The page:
- Diminished ovarian reserve (DOR). Women are born with all the eggs they will have in their lifetime, and the egg count naturally decreases over time. DOR is a condition in which there are fewer eggs remaining in the ovaries than normal.
- Functional hypothalamic amenorrhea (FHA). Women with FHA do not get their periods because of excessive exercise, stress, weight loss, or a combination of these factors.
- Improper function of the hypothalamus and pituitary glands. These glands in the brain produce hormones that maintain normal ovarian function.
- Premature ovarian insufficiency (POI). POI, sometimes referred to as premature menopause, occurs when a woman’s ovaries stop producing eggs before she is 40.
- Menopause. Menopause is a natural decline in ovarian function that usually occurs around age 50. By definition, a woman in menopause has not had a period in 1 year.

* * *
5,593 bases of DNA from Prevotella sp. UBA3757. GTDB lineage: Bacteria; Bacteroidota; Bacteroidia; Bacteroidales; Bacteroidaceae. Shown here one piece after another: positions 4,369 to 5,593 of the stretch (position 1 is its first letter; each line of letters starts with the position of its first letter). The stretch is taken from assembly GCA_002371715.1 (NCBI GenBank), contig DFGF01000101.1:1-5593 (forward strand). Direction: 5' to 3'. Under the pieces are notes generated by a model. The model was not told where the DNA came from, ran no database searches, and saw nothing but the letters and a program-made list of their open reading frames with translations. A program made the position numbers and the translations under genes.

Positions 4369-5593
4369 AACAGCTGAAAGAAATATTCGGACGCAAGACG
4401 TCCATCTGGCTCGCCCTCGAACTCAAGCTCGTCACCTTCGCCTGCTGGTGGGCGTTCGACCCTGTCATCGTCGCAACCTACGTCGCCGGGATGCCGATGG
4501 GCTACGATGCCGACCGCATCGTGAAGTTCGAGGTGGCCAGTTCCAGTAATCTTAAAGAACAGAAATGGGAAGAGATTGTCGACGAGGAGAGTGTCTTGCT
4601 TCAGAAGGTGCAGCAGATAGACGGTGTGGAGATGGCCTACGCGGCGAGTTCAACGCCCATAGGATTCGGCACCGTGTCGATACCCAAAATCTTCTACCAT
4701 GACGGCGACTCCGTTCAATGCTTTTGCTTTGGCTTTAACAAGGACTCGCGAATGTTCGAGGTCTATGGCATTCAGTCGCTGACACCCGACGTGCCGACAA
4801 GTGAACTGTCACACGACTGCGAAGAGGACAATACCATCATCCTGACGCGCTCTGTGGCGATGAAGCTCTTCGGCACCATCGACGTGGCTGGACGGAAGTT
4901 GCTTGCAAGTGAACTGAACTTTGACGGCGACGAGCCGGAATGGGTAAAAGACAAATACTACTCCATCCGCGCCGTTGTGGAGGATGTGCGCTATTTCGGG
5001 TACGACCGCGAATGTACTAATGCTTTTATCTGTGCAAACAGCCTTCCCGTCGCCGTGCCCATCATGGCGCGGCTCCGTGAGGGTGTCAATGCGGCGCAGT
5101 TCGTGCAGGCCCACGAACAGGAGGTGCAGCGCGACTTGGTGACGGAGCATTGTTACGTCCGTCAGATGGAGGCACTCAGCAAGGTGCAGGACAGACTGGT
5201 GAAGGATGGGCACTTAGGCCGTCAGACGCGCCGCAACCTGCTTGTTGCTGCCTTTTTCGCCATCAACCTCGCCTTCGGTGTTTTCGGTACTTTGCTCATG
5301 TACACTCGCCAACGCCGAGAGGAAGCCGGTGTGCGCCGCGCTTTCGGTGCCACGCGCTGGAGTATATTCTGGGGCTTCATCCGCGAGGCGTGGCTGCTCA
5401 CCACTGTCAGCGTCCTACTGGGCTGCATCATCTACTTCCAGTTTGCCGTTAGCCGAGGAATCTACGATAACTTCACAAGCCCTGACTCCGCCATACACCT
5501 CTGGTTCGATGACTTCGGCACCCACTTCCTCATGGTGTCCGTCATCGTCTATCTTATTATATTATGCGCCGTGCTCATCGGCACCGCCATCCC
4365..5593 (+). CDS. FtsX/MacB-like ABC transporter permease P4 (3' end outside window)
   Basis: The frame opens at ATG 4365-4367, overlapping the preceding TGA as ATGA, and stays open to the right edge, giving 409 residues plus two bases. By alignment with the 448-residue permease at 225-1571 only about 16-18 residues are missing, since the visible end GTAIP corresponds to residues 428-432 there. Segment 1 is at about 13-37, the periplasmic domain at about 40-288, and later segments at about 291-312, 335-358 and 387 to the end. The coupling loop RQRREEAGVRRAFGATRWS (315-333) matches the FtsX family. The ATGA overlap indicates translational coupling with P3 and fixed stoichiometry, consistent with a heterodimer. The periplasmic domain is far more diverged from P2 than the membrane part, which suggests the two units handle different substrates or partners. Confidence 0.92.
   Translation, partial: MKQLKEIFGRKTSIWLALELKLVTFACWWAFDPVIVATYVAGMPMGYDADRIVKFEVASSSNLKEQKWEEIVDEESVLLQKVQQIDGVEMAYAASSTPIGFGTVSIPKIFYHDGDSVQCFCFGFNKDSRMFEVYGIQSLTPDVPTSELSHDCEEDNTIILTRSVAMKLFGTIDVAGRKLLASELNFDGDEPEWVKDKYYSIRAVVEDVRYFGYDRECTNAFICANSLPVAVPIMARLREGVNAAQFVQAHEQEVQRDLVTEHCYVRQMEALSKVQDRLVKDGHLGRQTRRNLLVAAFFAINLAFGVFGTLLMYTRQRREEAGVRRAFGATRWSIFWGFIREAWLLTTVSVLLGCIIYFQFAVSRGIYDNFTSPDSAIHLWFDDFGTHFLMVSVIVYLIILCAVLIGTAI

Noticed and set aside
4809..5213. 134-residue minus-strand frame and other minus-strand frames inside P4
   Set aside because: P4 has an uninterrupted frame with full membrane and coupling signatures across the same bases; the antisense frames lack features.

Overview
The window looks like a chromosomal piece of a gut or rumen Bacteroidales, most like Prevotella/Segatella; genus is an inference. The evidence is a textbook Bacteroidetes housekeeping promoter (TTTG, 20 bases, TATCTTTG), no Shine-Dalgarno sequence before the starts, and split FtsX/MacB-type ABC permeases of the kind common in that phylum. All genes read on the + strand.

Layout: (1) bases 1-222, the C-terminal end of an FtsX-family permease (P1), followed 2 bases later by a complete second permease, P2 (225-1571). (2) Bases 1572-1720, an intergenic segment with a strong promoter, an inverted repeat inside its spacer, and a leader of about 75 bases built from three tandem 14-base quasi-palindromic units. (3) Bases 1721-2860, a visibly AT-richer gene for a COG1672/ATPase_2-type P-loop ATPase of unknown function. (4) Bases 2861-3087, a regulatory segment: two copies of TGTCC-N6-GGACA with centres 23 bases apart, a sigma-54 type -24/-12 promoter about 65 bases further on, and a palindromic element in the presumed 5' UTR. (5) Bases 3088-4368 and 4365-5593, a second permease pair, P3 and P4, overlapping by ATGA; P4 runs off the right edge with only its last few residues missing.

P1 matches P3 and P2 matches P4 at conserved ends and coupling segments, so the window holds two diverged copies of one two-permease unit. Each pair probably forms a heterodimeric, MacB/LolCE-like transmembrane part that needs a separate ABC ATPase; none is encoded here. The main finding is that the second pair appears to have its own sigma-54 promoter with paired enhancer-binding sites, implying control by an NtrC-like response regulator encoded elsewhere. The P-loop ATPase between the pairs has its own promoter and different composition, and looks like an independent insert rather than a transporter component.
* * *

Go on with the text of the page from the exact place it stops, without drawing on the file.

Fallopian tube obstruction
Physical characteristics of the uterus
Depending on a woman’s symptoms, the uterus may be evaluated by transvaginal ultrasound to look for fibroids or other problems, including intrauterine adhesions, endometrial polyps, adenomyosis, and congenital anomalies of the uterus.
- Age. About 1 in 5 (22%) married couples in which the woman is 30-39 have problems conceiving their first child compared to about 1 in 8 (13%) married couples in which the woman is younger than 30. Fertility declines with age primarily because egg quality declines over time. In addition, older women have fewer eggs left and they are more likely to have health conditions that can cause fertility problems. Aging also increases a woman’s chances of miscarriage and of having a child with a genetic abnormality.
- Excessive alcohol use.
- Extreme weight gain or loss.
- Excessive physical or emotional stress that results in amenorrhea (not having periods).
Doctors recommend specific treatments for infertility based on the factors contributing to infertility, its duration, and the age of the female.